Posted in: Briefs, Electronics & Computers, Capacitors, Capacitors, Additive manufacturing, Fabrication, Nanomaterials
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Flexible Wearable Electronics Use Body Heat for Energy

Interest in wearable electronics for continuous, long-term health and performance monitoring is rapidly increasing. The reduction in power levels consumed by sensors and electronic circuits, accompanied by the advances in energy harvesting methods, allows for the realization of self-powered monitoring systems that do not have to rely on batteries.

Posted in: Briefs, Electronics & Computers, Electronic equipment, Sensors and actuators, Electronic equipment, Sensors and actuators, Energy consumption, Medical, health, and wellness, Thermodynamics, Thermodynamics
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Nanowire “Inks” for Paper-Based Printable Electronics

Printed electronics must be heated to melt all the nanoparticles together into a single conductive wire, making it impossible to print circuits on inexpensive plastics or paper. A study shows that tweaking the shape of the nanoparticles in the ink could eliminate the need for heat.

Posted in: Briefs, Electronics & Computers, Electronic equipment, Electronic equipment, Additive manufacturing, Conductivity
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Electrically Conducting Nanoscale Sheets for Reconfigurable Electronics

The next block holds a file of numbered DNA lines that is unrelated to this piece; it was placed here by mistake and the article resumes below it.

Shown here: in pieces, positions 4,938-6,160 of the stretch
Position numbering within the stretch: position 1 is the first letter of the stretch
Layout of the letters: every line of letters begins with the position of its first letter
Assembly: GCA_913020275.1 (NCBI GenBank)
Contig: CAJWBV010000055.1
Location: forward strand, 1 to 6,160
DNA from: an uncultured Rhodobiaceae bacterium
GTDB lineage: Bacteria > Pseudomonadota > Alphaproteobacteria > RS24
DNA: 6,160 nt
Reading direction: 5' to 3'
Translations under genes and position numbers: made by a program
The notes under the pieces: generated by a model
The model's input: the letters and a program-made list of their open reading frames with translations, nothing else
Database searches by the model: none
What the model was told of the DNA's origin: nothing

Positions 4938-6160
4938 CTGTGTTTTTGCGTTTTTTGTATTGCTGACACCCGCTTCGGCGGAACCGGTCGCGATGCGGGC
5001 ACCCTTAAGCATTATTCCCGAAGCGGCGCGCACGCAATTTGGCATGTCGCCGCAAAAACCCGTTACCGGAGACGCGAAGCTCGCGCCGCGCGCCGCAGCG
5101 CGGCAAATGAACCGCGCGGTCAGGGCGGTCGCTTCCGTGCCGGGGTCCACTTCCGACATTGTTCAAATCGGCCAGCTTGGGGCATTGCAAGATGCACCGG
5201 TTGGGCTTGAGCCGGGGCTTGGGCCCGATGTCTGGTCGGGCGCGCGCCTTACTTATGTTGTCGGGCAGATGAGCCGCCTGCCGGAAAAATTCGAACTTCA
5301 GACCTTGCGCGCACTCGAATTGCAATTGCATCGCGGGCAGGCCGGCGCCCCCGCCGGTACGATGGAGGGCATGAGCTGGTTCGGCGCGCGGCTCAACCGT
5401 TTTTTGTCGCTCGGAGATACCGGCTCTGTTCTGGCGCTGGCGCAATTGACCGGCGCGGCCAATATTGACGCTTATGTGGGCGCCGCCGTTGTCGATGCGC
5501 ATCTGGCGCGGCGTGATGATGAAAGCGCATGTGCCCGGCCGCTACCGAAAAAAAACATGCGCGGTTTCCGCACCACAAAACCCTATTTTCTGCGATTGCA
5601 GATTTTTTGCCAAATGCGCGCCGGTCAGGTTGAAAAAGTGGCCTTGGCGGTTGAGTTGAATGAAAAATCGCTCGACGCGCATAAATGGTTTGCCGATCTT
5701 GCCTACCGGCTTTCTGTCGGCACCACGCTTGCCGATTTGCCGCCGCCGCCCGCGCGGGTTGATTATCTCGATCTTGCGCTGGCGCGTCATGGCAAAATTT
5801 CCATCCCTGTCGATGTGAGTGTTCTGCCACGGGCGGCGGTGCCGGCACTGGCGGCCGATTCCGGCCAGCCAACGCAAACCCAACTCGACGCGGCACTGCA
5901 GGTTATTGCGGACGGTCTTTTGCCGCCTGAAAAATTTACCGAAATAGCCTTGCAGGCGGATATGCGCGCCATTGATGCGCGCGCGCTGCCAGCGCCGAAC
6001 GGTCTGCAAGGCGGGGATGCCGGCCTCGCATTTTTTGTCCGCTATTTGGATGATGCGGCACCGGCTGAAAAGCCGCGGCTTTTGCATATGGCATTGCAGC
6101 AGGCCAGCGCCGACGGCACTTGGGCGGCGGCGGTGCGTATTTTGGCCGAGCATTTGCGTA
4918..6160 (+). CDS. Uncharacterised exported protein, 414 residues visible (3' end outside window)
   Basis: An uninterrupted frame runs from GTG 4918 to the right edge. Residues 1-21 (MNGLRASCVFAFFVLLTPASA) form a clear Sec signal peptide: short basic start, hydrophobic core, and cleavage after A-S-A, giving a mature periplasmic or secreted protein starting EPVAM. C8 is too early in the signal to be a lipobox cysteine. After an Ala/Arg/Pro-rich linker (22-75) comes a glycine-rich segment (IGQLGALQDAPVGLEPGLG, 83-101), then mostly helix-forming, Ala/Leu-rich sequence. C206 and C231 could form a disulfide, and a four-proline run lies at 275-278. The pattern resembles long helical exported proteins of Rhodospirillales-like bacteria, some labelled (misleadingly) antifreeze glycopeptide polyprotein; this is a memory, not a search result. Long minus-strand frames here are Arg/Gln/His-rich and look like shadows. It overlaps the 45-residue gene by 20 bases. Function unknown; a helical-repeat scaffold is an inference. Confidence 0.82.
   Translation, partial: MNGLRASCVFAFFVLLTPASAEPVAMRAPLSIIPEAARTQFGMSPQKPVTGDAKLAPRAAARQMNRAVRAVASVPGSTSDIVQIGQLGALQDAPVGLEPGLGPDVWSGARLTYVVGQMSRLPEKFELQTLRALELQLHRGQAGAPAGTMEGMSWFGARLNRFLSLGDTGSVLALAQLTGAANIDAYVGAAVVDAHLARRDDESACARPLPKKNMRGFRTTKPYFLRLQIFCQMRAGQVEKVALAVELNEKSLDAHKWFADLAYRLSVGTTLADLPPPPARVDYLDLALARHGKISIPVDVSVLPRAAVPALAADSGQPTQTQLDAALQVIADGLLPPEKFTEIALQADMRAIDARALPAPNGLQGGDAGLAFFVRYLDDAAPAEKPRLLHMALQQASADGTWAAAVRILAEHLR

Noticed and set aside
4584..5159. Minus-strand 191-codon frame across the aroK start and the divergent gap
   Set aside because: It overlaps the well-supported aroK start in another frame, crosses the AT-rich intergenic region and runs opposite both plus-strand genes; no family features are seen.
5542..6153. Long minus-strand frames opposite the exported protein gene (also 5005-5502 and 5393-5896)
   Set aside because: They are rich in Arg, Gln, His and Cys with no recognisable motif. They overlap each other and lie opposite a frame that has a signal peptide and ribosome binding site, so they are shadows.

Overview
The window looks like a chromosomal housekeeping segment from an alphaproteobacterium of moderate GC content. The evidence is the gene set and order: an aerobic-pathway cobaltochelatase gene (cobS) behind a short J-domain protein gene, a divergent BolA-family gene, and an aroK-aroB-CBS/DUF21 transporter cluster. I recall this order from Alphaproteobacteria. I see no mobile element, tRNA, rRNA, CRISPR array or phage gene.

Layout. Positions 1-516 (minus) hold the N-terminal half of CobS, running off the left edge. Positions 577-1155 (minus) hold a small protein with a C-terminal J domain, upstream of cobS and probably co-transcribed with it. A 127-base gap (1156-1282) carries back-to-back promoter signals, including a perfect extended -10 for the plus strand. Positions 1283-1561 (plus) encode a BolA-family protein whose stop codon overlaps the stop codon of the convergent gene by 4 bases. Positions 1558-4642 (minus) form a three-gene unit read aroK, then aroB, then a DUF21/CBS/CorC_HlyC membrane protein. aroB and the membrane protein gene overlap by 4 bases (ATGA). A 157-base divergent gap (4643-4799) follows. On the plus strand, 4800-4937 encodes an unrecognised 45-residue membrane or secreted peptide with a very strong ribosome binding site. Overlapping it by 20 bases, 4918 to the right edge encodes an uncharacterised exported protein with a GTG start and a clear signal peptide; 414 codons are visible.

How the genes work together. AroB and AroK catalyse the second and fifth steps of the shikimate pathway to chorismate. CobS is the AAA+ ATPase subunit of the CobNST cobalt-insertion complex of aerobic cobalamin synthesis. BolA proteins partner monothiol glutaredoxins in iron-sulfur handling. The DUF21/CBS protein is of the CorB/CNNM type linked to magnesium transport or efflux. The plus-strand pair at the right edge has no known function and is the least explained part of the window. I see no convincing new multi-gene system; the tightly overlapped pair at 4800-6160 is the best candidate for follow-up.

Almost all aspects of modern life, such as communications and healthcare, depend on microelectronic devices. The demand for more powerful, smaller technology keeps growing, meaning that the tiniest devices are now composed of just a few atoms. One way to solve the problem of making electronic circuits smaller is to make them more flexible so they can serve one purpose and then be completely reconfigured for another purpose.

Posted in: Briefs, Electronics & Computers, Integrated circuits, Integrated circuits, Conductivity, Materials properties, Nanomaterials
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3D Chip Combines Computing and Data Storage

Fields ranging from autonomous driving to personalized medicine are generating huge amounts of data. But just as the flood of data is reaching massive proportions, the ability of computer chips to process it into useful information is stalling.

Posted in: Briefs, Electronics & Computers, Architecture, Computer software / hardware, Computer software and hardware, Integrated circuits, Architecture, Computer software / hardware, Computer software and hardware, Integrated circuits, Data management, Product development
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Shaper Design in CMOS for High Dynamic Range

Front-end electronics for capacitive sensors typically include a preamplifier followed by a filter. The preamplifier provides low-noise amplification of the signals induced in the sensor electrodes. The filter, by properly limiting the signal bandwidth, maximizes the Signal-to-Noise (S/N) ratio. Additionally, the filter limits the duration of the output signal associated with the measured event and, for those sensors where the induced signal is relatively slow, it maximizes the signal amplitude.

Posted in: Briefs, Electronics & Computers, Semiconductors & ICs, Design processes, Amplifiers, Electronic equipment, Sensors and actuators, Amplifiers, Electronic equipment, Sensors and actuators, Noise, Noise